Originally Posted by Dan
OK, I can see that, definitely. Actually wouldn't casey be one of those low IsoD guys? Also, how do you explain a guy like Dunn, or Rob Deer, or Dave Kingman who have low BA with high HRs?
Well, Deer and Kingman had problem chasing balls out of the zone as well. But they had really bad contact rates when they swung at good pitches. During his best years, Sosa got his contact rate up as well as increasing his discipline.
With Dunn, there's a few things going on. Certainly his contact rate when he chooses to swing isn't superb. However, the bigger problem is that Dunn is among the worst in baseball at taking strikes. You could say he's too selective for his own good. It's not that he's losing hits by watching the ball on the corner. It's that he's getting himself in to two strikes counts so often that his poor contact rate gets translated in to strikeouts. It hurts a lot more to whiff on a 2-2 pitch than on a 1-1 pitch.
I would argue that this is why Dunn's batting average is so low as well. If you could put the ball in play in every at bat and get a standard distribution of batted ball types, you'd hit roughly .300 every year, depending on your luck with fielders. But if when you swing, you have a tendency to miss instead of put the ball in play, the BABCM (Batting average on Balls in the Catcher's Mitt) is .000, thus dropping your average. And if you tend to wait until you have two strikes to swing, you're not going to get as many swings as other guys.
Now, because Dunn is so utterly productive when he manages to get the ball play, and because he's often walking when he doesn't put the ball in play, he's still very valuable. But his low average is directly attributed to his perhaps too disciplined approach and his poor contact rate when he does swing.
Consider that when Sammy hit .300, either his power was off the charts or his strikeout rate was a good deal lower than we see with Dunn. However, we can look at Dunn's monthly splits to get a good glimpse of this.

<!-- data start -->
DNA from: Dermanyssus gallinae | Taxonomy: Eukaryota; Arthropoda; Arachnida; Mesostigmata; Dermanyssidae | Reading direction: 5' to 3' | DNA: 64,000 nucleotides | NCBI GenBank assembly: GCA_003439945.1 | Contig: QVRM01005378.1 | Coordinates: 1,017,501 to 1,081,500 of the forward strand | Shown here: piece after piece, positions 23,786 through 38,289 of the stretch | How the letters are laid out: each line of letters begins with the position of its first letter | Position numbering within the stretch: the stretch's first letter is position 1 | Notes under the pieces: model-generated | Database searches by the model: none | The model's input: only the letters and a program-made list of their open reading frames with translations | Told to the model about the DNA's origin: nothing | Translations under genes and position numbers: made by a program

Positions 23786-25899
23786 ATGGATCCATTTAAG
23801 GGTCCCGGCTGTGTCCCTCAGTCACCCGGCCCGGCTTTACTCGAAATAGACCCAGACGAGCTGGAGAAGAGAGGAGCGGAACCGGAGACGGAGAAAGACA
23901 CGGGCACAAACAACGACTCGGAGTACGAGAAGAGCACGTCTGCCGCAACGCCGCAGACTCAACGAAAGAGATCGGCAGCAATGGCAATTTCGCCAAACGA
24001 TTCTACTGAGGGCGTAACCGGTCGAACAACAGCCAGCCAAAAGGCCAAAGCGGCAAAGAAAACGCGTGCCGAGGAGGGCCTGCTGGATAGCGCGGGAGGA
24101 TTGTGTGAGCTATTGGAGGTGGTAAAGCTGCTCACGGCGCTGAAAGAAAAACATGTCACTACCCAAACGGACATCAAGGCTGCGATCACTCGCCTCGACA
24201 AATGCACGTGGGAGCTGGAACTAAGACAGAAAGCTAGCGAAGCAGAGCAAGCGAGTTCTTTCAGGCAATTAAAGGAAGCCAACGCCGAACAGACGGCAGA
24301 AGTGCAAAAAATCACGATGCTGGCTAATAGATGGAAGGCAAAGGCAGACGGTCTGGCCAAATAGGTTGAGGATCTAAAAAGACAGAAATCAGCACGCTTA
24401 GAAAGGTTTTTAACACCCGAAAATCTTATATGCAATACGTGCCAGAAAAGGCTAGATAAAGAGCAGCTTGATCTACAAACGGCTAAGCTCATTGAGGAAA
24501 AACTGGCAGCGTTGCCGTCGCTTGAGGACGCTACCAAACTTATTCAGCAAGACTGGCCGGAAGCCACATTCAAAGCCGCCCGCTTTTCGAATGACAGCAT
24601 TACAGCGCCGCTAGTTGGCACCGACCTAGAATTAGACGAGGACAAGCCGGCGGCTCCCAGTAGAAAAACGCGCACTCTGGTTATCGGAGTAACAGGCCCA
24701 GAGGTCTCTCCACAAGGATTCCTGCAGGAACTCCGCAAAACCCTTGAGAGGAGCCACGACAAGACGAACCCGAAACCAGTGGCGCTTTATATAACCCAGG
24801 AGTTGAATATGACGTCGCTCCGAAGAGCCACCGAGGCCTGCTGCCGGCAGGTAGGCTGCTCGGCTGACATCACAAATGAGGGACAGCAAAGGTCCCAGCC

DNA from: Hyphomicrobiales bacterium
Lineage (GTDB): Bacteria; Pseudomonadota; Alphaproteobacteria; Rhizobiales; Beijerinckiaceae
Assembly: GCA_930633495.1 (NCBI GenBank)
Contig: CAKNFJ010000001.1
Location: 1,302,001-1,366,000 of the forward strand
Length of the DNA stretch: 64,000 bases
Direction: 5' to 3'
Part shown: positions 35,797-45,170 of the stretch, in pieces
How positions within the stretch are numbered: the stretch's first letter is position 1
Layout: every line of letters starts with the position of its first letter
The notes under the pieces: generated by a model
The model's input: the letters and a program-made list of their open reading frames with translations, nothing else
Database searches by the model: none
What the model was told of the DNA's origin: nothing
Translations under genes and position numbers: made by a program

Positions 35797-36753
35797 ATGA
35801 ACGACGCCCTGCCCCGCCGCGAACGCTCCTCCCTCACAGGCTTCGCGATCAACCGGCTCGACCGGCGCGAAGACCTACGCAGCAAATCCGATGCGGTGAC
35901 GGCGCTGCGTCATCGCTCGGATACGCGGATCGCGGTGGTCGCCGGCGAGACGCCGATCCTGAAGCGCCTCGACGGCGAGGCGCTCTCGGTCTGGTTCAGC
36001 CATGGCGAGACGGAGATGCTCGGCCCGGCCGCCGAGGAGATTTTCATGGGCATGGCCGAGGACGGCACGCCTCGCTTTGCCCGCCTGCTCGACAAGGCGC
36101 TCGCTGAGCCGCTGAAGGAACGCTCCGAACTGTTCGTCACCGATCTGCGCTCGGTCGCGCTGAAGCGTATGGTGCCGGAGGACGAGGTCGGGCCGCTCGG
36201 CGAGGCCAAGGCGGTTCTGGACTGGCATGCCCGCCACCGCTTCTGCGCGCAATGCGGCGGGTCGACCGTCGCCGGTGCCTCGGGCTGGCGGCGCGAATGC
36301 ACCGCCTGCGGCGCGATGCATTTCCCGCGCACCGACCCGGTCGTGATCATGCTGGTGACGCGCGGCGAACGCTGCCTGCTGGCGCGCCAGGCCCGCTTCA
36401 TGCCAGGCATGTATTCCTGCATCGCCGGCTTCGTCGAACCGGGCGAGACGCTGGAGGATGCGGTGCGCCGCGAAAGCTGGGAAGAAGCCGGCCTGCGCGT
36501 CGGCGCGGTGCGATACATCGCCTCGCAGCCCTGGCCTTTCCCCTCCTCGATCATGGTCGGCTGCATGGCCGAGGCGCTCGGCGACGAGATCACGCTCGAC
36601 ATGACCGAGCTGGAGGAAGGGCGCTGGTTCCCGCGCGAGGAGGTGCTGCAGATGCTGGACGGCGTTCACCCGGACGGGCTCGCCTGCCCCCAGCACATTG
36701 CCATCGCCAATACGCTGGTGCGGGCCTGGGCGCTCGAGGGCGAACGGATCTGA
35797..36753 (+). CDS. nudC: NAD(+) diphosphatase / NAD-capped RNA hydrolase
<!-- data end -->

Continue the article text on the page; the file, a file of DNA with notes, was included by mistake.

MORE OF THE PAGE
BA K/PA ISO
Apr .261 .314 .250
May .252 .339 .321
June .287 .238 .330
July .239 .257 .216
Aug .276 .200 .345
Sept .274 .200 .258
K/PA has a somewhat strong negative correlation with BA (r = -.56). That is, within this tiny data set, as Dunn struck out more, he hit for a lower average.
ISO has a somewhat strong positive correlation with BA (r = .63). That is, within this tiny data set, as Dunn hit for more power, he also hit for more average.
His worst BA month, July, was one in which he hit for little power and had a medium K/rate (for Dunn). For fun, I created a single variable by taking each of the average K/PA minus the observed (so that positive values are good) and the observed ISO minus the average. This gets you a single number combing the two. If you regress that against batting average, you find that those two things combined have an r-squared of .6229 (r = .79). I did the same thing simply ranking the months on each variable and taking the average rank versus the batting average rank and you get basically the same thing.
So simply put, most of the month to month (or year to year) variation in batting average can be attributed to strikeout rate and power fluctuations when you do make contact. This is why Albert Pujols hits .330 regularly and Bonds hit .340 plus during his roided phase.